does not model hydrologic changes that may accompany land preservation. The goal of this analysis was not to develop precise flood damage predictions but to demonstrate how flood-prone local communities can use this approach to evaluate investments in floodplain conservation. 2.2. Estimation of the Costs of Preserving Parcels. Engineering cost estimates suggest that restricting development is costly.18,19 However, these do not reflect the full opportunity cost of green infrastructure, a cost which, as far as we know, has been estimated in only a few cases.20,21 In our case, the assessed values of parcels slated for development between 2010 and 2025 provide a rough estimate of the opportunity costs of preservation, in the case of a fee simple purchase option in which the land becomes publicly owned. There are other policy options, however. For example, governments can purchase agricultural or conservation easements, retaining private ownership but restricting allowable activities. Easement cost will vary by parcel. Average costs for Wisconsin are not available, but results from other programs and findings in the literature provide some guidance. The Maryland Agricultural Land Preservation Foundation, for example, purchases farmland easements at an average per-acre price equal to approximately 60% of average property values.22 Messer23 uses a “conservative” value of 50%, and Ferraro24 assumes easement costs are between 40 and 60% of property values based on estimates from an appraisal company. We conservatively estimate easement costs at 60% of full purchase costs. Alternative approaches to securing open space to reduce future flood damages (not considered in this study) include zoning, development impact fees, and transfer of development rights programs.25 2.3. Cost-Effective Targeting of Green Infrastructure Investments. The final part of the analysis considers whether green infrastructure investments can be targeted to particular locations so as to preserve much of the benefit of a more expensive policy, but reduce the costs. This resembles other policy problems, such as the design of conservation areas to preserve biodiversity, or riparian restoration programs to improve drinking water quality. In the natural and physical sciences, one standard approach uses either a single biophysical criterion or a set of such criteria (often combined into a single index) to rank individual parcels or sites in terms of the benefits delivered by a policy intervention.26,27 Where policy analysis is performed in these cases, the prescription is first to fund the intervention that offers the greatest biophysical benefit, and then to continue to fund down the ranking until the budget is exhausted. We analyze three scenarios that target based on the extent of flood damages and (in the third scenario) on costs. In the first scenario, we protect only those parcels that have a mean flood depth exceeding one foot in the 100-year flood. This cutoff is somewhat arbitrary, but identifies parcels that are at greater risk for more severe flooding and so we use it for illustrative purposes. Homes without basements will, on average, sustain damage of less than 10% of replacement cost when flooding is below one foot.16 In addition, a one-foot flood depth is the lowest flood depth for which recovery time (90 days) is estimated in a recent independent report on FEMA mitigation grants.8 Flood damages may vary with parcel size, as well as flood depth. Larger parcels may have more development than smaller ones, both because more and larger buildings are physically possible on larger parcels and because local zoning codes typically set building restrictions on a per-acre basis. A parcel with more buildings will generally sustain greater flood damage. Thus,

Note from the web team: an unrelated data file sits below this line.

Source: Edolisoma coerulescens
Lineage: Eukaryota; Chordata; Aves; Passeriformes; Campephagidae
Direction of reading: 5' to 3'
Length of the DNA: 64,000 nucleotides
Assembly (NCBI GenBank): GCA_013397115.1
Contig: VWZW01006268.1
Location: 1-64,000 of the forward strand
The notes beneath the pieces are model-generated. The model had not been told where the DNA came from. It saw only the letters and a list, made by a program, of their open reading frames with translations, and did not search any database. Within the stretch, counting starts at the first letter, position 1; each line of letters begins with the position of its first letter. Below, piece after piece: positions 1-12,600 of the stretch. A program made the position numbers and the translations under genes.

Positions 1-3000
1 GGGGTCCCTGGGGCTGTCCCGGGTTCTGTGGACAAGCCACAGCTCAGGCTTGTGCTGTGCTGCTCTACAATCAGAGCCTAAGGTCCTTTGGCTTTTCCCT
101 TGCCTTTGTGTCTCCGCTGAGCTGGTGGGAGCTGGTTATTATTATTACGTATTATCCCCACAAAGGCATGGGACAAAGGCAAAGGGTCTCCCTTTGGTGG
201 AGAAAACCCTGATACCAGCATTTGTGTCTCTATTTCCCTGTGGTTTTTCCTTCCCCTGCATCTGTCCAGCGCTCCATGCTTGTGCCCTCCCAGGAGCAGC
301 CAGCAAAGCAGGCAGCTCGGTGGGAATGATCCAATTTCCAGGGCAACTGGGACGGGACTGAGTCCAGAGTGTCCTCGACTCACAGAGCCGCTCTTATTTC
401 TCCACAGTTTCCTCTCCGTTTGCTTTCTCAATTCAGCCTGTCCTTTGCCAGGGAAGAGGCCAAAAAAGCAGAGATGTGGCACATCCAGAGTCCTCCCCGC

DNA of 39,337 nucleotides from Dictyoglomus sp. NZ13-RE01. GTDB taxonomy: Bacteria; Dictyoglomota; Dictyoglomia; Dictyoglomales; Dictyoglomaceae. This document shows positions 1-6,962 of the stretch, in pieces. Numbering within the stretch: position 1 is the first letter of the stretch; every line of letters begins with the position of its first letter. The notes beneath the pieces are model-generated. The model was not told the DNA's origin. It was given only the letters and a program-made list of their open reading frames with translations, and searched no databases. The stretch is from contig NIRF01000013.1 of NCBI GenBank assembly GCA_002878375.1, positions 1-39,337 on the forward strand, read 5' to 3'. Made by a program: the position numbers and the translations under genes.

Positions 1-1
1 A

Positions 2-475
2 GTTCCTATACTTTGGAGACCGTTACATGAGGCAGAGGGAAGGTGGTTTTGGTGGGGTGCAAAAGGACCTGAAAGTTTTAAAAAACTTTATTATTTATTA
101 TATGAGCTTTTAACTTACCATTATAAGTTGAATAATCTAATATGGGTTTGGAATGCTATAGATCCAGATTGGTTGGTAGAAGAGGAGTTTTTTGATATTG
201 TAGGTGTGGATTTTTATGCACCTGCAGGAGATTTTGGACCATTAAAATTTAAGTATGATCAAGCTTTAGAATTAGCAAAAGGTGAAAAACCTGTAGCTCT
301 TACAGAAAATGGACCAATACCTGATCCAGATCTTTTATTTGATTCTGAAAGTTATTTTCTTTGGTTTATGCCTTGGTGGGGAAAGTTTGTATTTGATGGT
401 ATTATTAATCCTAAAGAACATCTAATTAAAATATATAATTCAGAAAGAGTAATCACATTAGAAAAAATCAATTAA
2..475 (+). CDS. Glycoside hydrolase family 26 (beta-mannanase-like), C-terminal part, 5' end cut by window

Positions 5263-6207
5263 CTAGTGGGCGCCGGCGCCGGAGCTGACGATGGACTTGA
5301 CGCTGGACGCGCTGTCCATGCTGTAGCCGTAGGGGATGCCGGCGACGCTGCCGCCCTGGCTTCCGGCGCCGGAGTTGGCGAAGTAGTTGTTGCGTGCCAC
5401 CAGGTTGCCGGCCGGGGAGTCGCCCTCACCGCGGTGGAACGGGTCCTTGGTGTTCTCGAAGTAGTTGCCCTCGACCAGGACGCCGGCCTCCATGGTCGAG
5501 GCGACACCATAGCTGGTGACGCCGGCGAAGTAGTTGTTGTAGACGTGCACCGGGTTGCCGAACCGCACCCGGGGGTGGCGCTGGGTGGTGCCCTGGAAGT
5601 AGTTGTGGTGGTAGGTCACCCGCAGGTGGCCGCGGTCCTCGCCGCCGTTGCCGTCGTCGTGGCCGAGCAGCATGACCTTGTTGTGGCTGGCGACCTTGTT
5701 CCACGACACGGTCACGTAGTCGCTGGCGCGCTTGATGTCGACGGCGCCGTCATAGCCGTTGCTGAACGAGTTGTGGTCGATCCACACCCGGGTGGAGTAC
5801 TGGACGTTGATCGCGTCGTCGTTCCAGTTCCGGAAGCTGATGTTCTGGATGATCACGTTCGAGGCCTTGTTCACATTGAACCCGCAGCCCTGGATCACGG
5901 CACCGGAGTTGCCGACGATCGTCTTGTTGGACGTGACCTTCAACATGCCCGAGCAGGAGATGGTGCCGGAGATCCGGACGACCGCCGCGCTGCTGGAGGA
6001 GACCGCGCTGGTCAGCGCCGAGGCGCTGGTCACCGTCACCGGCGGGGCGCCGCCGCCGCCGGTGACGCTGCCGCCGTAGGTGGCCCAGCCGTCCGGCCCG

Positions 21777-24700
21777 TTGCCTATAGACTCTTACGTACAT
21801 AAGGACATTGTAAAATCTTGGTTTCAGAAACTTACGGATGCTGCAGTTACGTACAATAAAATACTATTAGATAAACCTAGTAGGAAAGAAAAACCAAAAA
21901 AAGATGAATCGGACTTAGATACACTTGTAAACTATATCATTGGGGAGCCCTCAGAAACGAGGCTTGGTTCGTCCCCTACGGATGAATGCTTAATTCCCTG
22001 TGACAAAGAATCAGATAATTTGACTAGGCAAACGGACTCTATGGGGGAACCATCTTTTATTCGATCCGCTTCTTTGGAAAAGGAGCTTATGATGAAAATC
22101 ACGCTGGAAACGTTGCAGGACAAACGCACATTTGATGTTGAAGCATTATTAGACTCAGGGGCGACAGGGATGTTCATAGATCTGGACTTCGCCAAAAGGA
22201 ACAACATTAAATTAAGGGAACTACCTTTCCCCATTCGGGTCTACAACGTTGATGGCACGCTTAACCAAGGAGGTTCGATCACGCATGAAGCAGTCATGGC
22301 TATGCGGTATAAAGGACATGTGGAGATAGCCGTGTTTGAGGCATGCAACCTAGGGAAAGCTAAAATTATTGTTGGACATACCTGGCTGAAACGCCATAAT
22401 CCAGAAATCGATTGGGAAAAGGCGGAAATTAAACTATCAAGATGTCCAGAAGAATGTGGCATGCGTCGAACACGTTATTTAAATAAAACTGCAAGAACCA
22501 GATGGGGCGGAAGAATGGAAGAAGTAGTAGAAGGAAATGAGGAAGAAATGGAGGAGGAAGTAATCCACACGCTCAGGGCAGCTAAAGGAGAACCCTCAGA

3. RESULTS Current land use in the ERW is shown in Figure 1. Residential and commercial areas dominate near the city of Green Bay, but more than 60% of land in the watershed is agricultural. Developed uses are increasing, and Brown County projects a 46% increase in residential, commercial, and industrial land uses by 2025.29 Much of the increase in development is expected to occur in communities with a substantial portion of land area in the 100-year floodplain, largely along the East River and its tributaries. 3.1. Estimates of the Avoided Flood Damage from Floodplain Conservation. Table 1 summarizes damage estimates for the seven categories of flood events in the 2010 base year. Estimates include total building, content, and inventory loss; business interruption loss; the number of at least moderately damaged buildings; and the truckloads of debris generated. Estimating agricultural losses using Hazus would have required many assumptions, including the timing of floods during crop cycles, and changes in crop yields. This was beyond the scope of our study, but it leads us to overestimate avoided flood damages by the amount of crop damage that would have occurred on properties that were in agriculture in 2010 but expected to develop by 2025. In the SI, we develop a rough estimate of the magnitude of this bias, which is very small. As expected, losses increase with flood event severity (we report all estimates in 2010 dollars). The estimated building, content, and inventory loss for a 100-year flood event in the ERW is approximately $84 million (for residential properties, Hazus estimates an average of $132,600 of building and contents losses per damaged household). A 10-year flood generates losses about half this size, while a 200-year flood generates losses of $95 million. These expected losses vary across the watershed, with depth of flooding and the density of affected structures. The Brown County Planning Department forecasts an additional 54,819 residents in the county by 2025, creating demand for about 21,000 acres of new residential development and 2,447 acres of commercial development.30 These forecasts, made available to us in GIS so that we could identify the particular parcels expected to convert, are the basis for our future development scenario. We identify all parcels that were in natural areas or agriculture in the 2010 tax assessor maps, but are projected to be in some developed use by 2025 in Brown County’s forecasts. Table 2 summarizes the estimated flood damages for this future development scenario. Building losses increase, relative to 2010, by roughly $3−15 million, depending 3565 | Environ. Sci. Technol. 2013, 47, 3563−3570